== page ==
On 27 December 1915, Spencer sailed on the ship “Huntsgreen” to Alexandria. Then on 6 April 1916, Spencer left Alexandria for France.
After arriving in France, Spencer’s conduct sheet begins to show various periods of absence.
|06/06/1916||1) Failing to answer defaulters’ roll call.|
2) Absent from parade roll call.
|7 days FP2 & forfeit 21 days pay|
|26/08/1916||Absent 29/07/1916 to 12/08/1916||18 months hard labour & forfeit 15 days pay|
However, on 10 July 1916, Spencer was wounded in the fighting and spent sometime in hospital before re-joining his unit on 29 July 1916. On the day Spencer was discharged from hospital and re-joined his unit, he went absent again.
On 19 June 1917, Spencer was released from custody and re-joined his unit; the rest of his 18 month term was suspended.
On 3 January 1918, Spencer was returned to prison to resume his sentence after being absent from 13 August 1917 to 2 January 1918.
While Spencer was in a military prison, a Court of Inquiry decided that Spencer’s was the much more serious crime of desertion.
Spencer was tried by a Field General Court Martial (FGCM) with
When on active service, deserting His Majesty’s Service, in that he, in the field on 13 August 1917 absented himself from his battalion and remained absent until apprehended by the military police on 2 January 1918.FGCM charge from Spencer’s service papers (Archives New Zealand).
Spencer was found guilty and sentence to suffer death by shooting. The sentence was confirmed by Field-Marshall Haig, and at 6.40am on 24 February 1918, Spencer was executed by firing squad.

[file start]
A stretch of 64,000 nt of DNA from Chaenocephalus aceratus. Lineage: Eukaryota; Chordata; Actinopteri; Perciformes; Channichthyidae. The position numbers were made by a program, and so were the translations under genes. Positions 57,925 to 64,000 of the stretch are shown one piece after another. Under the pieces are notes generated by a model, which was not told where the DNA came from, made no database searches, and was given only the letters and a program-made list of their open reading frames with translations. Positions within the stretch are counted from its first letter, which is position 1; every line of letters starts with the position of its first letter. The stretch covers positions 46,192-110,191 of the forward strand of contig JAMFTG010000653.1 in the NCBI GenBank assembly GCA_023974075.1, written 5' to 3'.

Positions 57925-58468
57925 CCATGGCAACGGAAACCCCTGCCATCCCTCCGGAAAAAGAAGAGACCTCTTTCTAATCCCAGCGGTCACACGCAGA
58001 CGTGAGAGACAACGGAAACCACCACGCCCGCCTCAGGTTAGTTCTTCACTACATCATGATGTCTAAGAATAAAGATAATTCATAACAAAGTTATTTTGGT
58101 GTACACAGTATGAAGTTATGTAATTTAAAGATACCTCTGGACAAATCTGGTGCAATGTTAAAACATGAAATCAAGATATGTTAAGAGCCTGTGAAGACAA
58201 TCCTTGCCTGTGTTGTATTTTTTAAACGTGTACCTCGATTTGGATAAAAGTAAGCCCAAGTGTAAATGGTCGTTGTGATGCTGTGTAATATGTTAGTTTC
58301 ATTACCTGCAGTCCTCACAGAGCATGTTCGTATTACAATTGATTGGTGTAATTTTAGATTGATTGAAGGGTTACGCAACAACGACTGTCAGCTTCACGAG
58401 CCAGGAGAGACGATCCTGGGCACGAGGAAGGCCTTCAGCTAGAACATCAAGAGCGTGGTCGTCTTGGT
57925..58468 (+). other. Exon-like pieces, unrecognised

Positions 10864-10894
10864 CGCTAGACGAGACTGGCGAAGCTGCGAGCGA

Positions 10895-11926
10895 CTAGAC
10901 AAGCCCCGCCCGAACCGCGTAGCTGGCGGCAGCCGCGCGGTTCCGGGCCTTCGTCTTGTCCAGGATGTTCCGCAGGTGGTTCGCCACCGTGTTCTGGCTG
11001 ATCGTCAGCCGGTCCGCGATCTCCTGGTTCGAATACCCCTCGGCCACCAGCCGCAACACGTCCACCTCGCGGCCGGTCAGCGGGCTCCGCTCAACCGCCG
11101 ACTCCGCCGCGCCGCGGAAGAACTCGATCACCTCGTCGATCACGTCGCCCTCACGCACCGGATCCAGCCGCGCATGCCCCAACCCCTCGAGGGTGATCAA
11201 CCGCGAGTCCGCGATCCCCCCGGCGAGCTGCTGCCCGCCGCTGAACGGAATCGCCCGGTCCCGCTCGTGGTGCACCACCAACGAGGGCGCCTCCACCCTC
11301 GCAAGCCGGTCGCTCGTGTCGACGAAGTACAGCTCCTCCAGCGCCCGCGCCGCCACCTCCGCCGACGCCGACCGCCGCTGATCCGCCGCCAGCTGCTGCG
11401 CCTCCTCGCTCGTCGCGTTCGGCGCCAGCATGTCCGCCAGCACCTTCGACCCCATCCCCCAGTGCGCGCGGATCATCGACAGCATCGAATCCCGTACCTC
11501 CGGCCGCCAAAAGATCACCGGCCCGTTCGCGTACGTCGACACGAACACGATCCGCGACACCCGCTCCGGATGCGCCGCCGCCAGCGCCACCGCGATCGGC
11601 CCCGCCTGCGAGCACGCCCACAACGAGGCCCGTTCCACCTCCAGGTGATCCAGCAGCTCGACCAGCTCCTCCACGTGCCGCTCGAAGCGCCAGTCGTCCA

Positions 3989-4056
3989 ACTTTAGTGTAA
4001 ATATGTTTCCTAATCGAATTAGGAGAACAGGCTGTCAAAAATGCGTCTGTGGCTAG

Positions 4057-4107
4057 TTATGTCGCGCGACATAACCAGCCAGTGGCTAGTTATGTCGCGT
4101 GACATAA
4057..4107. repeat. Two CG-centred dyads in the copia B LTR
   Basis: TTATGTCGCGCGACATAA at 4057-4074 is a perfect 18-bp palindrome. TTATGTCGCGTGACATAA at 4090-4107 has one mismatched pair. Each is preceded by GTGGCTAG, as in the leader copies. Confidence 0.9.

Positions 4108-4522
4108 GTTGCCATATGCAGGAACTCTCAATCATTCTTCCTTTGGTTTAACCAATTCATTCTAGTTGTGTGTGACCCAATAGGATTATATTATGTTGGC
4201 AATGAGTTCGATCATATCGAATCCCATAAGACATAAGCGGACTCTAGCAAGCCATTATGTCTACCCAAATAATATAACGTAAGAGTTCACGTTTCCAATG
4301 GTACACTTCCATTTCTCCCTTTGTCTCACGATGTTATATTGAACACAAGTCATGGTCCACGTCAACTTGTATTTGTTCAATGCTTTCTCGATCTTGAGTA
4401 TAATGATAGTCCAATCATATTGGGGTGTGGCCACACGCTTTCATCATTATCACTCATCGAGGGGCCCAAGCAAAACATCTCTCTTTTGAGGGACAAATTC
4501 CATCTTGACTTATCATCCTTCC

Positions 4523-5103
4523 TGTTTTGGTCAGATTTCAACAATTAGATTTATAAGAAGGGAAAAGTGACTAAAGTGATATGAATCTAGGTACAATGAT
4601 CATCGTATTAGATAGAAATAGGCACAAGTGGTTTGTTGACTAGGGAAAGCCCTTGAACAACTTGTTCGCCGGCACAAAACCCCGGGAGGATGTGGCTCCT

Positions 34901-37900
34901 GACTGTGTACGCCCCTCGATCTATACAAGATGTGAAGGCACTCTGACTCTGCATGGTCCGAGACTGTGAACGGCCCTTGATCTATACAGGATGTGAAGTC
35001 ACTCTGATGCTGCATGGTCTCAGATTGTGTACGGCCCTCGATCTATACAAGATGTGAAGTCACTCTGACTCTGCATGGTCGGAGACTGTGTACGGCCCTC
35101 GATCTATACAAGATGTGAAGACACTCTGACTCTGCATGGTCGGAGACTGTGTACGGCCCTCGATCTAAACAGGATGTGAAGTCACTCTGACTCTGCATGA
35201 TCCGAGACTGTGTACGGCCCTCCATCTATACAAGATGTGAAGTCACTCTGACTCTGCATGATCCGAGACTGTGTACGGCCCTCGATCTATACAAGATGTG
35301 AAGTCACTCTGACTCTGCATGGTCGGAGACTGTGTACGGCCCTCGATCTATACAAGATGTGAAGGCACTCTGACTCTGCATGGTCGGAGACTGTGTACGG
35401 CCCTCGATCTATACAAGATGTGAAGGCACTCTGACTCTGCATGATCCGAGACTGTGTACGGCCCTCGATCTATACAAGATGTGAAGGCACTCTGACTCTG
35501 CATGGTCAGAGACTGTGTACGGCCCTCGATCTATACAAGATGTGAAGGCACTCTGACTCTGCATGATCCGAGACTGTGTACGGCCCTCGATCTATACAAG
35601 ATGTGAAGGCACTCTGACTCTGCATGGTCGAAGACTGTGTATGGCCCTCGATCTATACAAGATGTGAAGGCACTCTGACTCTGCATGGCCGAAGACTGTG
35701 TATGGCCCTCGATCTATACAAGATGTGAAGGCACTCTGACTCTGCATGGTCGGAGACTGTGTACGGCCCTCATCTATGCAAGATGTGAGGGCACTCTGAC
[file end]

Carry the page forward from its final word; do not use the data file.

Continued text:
Spencer’s remains now rest in The Huts Cemetery, Belgium, Plot XV, Row B, Grave 10.
JOHN JOSEPH SWEENEY
John Joseph Sweeney was born on 2 April 1879 in Tasmania, Australia.
On 21 October 1914, Sweeney enlisted in the New Zealand Army. His nominated next-of-kin was his father Bernard Sweeney, Rheims, Tamarama Street, Bondi, Sydney, New South Wales.
|HEIGHT||5 feet 10 inches|
On 9 May 1915, Sweeney and his unit, 1st Battalion Otago Regiment, arrived at Cape Helles.
On 30 August 1915, Sweeny was admitted to No. 2 General Hospital, at Cairo, with colitis. On 10 September 1915, Sweeney was discharged from hospital and assigned to light duties.
At Alexandria, on 19 October 1915, on board the ship “Franconia”, Sweeny sailed for Dardanelles, where he re-joined his unit. However, two days later, Sweeney was admitted to a hospital on the Greek island of Lemnos.
On 11 November 1915, Sweeney was added to the strength of the ANZAC Advance Base. On 6 December 1915, Sweeney left Lemnos for Alexandria and re-joined his unit.
On 15 September 1916, Sweeney was tried by a Field General Courts Martial with
When on active service deserting His Majesty’s Service in that he, in the field, on 25 July 1916 absented himself from his unit without leave until appended on 3 September 1916.FGCM charge from Sweeney’s service papers (Archive New Zealand).
Sweeney was found guilty and sentence to death by shooting. On 29 September 1916, the sentence was confirmed. At 5.44am on 2 October 1916 Sweeney was executed by firing squad.
Sweeney’s remains are located in Dartmoor Cemetery, Becordel-Becourt, France, Plot II, Row B, Grave 1.